By now we know that “paying” with plastic is both a literal and metaphorical proposition, especially as a good number of bankruptcy bound individuals—even in an era of home-made foreclosure filings and mounting medical bills—find credit card debt to blame for their insolvency.
The Credit Card Accountability Responsibility and Disclosure Act of 2009 (Credit CARD Act), signed into law by President Obama on May 22, 2009, was meant to change much of that. Signaling a new era of consumer protection, the so-called CARD Act was intended to shield average Americans from unexpected and massive changes to their credit card terms—terms that had previously led directly to financial hardship for an overwhelming amount of our nation’s families.
Following provisions enacted in 2009, February 22, 2010 was a date that marked even more sweeping CARD changes in a continuing effort to right several of the most basic wrongs credit card companies had increasingly imposed upon card holders. From the death to the “Default Clause” to more standard promotional periods to subprime card limits, additional provisions were added to make it even more difficult for purveyors of plastic to have the last laugh on recession-weary consumers.
Fast forward to now, a little over a year after the last parts of the CARD Act went into effect, and many are wondering whether these federal provisions—unlike those meant to help struggling mortgage-holders receive modifications—have actually worked.
A recent report from the Center for Responsible Lending suggests they are, citing improved transparency in the marketing of credit cards to consumers, “without leading to higher rates or more difficulty in getting credit.”
To refresh your memory, some of these refreshing CARD changes included:
- More accurately advertised credit card interest rates: The CRL reports that the passage of the Credit CARD Act has meant reductions in discrepancies between the rates advertised by credit card offers and those that consumers actually paid.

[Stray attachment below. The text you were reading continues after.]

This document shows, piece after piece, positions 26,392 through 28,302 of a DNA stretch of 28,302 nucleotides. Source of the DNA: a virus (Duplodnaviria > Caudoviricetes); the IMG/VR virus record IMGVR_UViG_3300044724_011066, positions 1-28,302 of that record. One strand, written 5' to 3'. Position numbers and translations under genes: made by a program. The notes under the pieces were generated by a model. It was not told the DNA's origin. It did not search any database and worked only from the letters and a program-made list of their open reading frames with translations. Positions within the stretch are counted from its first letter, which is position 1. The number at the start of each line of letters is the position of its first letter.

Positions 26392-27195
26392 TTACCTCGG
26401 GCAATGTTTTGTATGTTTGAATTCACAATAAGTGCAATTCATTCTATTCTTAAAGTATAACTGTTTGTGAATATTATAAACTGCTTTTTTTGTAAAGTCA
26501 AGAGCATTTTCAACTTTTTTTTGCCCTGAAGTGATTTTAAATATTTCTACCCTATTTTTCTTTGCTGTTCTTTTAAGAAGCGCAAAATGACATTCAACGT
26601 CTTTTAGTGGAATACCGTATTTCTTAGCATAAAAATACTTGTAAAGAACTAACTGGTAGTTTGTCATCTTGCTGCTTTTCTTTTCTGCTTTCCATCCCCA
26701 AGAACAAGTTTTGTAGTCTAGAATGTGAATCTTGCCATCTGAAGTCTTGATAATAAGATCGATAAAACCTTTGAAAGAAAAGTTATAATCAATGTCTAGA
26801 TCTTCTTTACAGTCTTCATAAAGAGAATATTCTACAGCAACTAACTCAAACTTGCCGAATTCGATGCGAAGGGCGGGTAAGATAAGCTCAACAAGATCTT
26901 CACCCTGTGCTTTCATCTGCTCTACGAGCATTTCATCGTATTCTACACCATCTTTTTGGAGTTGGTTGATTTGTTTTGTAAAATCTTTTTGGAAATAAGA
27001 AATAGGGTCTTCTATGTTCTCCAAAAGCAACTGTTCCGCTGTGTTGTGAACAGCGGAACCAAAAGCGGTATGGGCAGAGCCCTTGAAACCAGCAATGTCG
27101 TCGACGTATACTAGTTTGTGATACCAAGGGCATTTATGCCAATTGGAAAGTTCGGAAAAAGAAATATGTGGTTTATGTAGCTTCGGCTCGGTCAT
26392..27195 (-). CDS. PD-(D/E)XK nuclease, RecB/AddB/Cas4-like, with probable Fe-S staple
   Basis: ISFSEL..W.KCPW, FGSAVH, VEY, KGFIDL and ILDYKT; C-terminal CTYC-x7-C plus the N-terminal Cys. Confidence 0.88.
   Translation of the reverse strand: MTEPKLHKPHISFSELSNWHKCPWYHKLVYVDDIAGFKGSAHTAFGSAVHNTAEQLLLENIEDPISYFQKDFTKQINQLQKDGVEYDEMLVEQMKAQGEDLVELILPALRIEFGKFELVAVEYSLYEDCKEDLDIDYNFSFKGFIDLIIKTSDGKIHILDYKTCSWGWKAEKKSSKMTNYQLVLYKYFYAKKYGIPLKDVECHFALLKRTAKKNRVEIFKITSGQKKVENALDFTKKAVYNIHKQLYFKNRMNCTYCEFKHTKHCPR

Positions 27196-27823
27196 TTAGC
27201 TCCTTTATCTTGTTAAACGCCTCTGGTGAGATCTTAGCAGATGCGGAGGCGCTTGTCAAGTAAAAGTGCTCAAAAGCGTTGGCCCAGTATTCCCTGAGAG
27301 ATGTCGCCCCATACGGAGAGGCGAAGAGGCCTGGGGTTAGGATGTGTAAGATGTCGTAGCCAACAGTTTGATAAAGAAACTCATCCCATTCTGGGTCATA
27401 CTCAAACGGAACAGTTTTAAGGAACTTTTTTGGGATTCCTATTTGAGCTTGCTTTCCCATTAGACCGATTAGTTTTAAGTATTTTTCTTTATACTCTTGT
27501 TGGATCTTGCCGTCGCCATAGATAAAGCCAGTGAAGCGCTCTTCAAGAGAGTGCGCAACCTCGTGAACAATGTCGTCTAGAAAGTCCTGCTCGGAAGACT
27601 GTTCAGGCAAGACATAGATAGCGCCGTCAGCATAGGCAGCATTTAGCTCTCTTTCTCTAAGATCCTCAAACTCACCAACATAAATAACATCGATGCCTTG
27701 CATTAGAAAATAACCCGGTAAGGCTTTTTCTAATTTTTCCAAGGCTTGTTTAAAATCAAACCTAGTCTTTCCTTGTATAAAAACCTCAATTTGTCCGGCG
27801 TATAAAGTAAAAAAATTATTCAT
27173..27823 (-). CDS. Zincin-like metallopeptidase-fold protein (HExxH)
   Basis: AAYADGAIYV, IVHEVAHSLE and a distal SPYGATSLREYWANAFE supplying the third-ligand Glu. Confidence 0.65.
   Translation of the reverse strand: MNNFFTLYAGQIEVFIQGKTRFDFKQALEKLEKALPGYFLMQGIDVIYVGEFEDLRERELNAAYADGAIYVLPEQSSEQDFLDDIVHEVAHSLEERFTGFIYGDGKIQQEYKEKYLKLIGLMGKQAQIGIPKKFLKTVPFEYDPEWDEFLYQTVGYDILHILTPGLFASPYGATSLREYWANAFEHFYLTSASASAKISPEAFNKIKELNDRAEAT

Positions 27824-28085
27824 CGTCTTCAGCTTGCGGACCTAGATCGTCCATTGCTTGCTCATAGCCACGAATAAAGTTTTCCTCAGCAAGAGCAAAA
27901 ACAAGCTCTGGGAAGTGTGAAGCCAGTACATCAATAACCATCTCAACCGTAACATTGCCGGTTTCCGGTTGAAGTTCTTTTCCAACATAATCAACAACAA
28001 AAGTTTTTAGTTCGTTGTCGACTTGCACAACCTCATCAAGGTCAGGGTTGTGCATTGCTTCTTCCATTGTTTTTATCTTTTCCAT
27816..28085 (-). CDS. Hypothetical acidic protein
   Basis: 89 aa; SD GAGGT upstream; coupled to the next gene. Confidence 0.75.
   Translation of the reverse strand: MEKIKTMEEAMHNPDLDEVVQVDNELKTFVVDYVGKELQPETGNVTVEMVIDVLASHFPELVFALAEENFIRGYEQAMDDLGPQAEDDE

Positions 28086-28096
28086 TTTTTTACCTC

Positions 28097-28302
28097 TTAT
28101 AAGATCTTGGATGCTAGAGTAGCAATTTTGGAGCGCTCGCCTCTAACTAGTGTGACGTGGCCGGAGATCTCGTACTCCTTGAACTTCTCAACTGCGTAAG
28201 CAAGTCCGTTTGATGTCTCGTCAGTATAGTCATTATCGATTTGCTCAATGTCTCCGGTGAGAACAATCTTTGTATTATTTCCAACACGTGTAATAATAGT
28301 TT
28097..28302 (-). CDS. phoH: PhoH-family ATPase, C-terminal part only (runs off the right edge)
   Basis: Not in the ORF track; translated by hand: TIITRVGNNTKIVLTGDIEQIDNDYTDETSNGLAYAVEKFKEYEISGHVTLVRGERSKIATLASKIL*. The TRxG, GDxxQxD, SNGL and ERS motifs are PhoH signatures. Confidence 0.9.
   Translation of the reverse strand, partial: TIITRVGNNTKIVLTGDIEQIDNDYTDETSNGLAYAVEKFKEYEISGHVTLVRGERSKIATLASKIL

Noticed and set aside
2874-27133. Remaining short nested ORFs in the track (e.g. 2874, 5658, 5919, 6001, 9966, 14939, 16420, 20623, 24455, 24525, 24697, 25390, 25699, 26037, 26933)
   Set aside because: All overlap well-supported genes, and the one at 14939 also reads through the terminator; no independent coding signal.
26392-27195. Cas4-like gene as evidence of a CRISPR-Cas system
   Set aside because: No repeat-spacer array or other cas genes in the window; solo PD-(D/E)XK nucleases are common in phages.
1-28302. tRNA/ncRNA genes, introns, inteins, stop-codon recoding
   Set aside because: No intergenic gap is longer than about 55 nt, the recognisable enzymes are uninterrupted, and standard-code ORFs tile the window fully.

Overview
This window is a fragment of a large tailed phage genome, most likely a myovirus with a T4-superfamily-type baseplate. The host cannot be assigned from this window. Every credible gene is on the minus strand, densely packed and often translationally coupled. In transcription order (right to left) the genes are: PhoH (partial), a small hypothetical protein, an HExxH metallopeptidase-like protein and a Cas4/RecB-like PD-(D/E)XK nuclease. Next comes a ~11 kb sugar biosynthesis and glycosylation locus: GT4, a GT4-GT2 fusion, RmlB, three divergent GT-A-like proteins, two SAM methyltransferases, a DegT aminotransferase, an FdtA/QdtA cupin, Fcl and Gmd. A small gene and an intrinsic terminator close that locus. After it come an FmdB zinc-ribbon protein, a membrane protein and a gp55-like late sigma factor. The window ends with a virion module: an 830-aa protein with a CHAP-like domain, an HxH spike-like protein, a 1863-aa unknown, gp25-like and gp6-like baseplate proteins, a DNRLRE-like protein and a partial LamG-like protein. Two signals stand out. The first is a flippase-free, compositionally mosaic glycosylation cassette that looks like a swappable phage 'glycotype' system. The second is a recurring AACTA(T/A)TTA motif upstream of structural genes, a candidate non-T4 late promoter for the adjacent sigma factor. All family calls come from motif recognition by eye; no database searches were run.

- Higher advertised rates means more honesty: Since the passage of the CARD Act, credit card offers are branded with actual advertised interest rates. While higher than rates advertised pre-CARD Act, these new rates reflect greater honesty in the way the industry is doing its business.
- More transparency in pricing: The CARD Act also contains rules governing the way credit cards can advertise their interest rates. Since the CARD Act was enacted, this has led to the exposure of as much as $12.1 billion in annual fees—fees that were “hidden” prior to 2009.
- Interest rates on credit cards constant: Thanks to the CARD Act, consumers have not actually paid more in interest, allaying fears that new provisions might spur companies to jack up rates in order to compensate for lost revenue.
- Credit card offers constant: While the overall total of credit card offers may have fallen since the 2004-2008 heydays, according to the CRL, the drop-off can be attributed to the economic malaise and not the new law.
According to the Center’s summary of the report, “The increased transparency documented in the report reverses a trend of increasingly unclear pricing that for years misled consumers into believing they would pay less for credit card debt than was true. The difference between the stated rate on credit card solicitations and the rate consumers actually paid widened to unprecedented levels by 2004 and stayed at those levels through 2008. This difference narrowed markedly in the wake of CARD Act reform: Stated prices on solicitations have moved much closer to actual prices, which have remained steady.”
Despite any positive national indicators, if credit card debt and demands have still got you personally down, an experienced bankruptcy attorney can be a useful resource. Visit the website of The Law Offices of John T. Orcutt for the latest advice and up-to-date information for creating a better financial future.